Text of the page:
What to do after you have finished a boat project?
Even as I awaited the overdue arrival of my Passage Maker kit from CLC late last year, I found myself continuing to peruse the catalog of beautiful other boat designs available from Chesapeake Light Craft.
Have I been bitten by the boat-building bug? You bet!
So when I attended the CLC-sponsored OkoumeFest this past spring, one of my main objectives was to take a look at various kayak options, try them out and determine what my next winter project would be.
I was looking for a project that would build on my stitch and glue experience yet set a few new challenges. The various hybrid options in the kayak designs seemed to be an excellent step up since the strip-planking of the deck is a more intricate building technique.
|Paul Plowright's winning Shearwater 17|
In fact, upon arrival at the OkoumeFest, various builders had brought their hybrid Shearwaters and I was just floored by the beautiful, personal designs.
Several test paddles on Shearwaters reinforced that this was a superb craft that was great fun to paddle and would suit me well.
|Testing the Petrel|
|Dan Thaler's kayak: Best in Show|
What a powerful kayak?!
I was pretty much set on the Shearwater. But then something unexpected happened. I sat in a very narrow and long boat called Night Heron, designed by Nick Schade (who actually designed many of the kayaks that are available as kits through CLC.)
At any rate, at 18 feet of length and with a mere 20" beam, this boat offers an altogether different paddle experience. When I first got into the snug cockpit I was a bit nervous because I thought that this design would simply be too demanding for me.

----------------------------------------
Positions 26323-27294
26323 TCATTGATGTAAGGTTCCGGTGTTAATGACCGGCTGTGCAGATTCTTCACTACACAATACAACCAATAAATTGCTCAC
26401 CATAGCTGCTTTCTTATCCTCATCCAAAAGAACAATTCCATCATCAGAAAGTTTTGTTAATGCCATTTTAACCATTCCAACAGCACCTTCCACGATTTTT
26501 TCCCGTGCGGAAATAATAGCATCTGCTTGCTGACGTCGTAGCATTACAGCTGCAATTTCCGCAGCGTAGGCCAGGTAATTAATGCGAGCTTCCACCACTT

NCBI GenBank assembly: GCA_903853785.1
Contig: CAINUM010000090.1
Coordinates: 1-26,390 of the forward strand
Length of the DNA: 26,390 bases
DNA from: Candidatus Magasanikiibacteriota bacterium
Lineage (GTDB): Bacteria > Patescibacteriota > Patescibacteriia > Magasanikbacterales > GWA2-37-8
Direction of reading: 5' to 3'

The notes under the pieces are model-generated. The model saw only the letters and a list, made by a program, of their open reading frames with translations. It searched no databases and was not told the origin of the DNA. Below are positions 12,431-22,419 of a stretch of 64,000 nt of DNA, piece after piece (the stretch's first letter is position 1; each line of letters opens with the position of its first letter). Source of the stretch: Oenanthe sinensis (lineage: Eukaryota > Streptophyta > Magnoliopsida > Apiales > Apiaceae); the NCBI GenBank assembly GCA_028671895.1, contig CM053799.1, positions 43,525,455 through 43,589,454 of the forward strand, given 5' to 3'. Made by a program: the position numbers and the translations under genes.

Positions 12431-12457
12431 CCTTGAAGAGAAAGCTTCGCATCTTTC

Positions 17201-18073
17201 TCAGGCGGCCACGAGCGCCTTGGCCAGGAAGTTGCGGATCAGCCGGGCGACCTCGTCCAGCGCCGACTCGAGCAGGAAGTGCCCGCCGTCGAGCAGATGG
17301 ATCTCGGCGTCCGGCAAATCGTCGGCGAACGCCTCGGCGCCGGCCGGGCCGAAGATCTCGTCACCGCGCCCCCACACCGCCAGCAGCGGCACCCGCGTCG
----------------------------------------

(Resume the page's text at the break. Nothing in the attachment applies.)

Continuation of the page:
Click here for slide show of the CLC Night Heron.
After a couple of laps I became more confident and comfortable with the feel and control of the boat. Paddling this sleek, powerful machine was a total thrill! What can I say? I was smitten! Big Time. Sitting in this boat reminded me of the time when I was shopping for a new concert guitar (a classical guitar) and I played the instrument (made by Nicholas Ioannou) where - as soon as I played the first few chords - I knew that THIS WAS IT.
I did switch back and forth between the Shearwater and the Night Heron several more times and my initial infatuation with the Night Heron was reinforced with each test ride.
|Detail of the wood grain at transition from loom to blade|
Then there is the important task of drawing up a deck design. I suspect that I will be able to do a better job once I have a full understanding of all the implications in construction of any particular design. I have three different types of cedar strips to work with - light, medium and dark.
|The tip of my paddle is reinforced with a mix of epoxy and wood-flour|
I found a fabulous 2 by 4 of immaculate Western Red Cedar at a nearby lumber shop. Amazing stuff!
|Eric Schade Demonstration at CLC|
Nick Schade's brother Eric gave a demonstration.
In addition, very detailed information on making such a paddle is available online.
If you start with good wood, the paddle becomes an elegant thing of beauty.
Paddling with the Greenland paddle feels very different from the modern power paddles.
It'll be fun to learn using it to best advantage.
I'll be reporting on building the Night Heron on my new blog.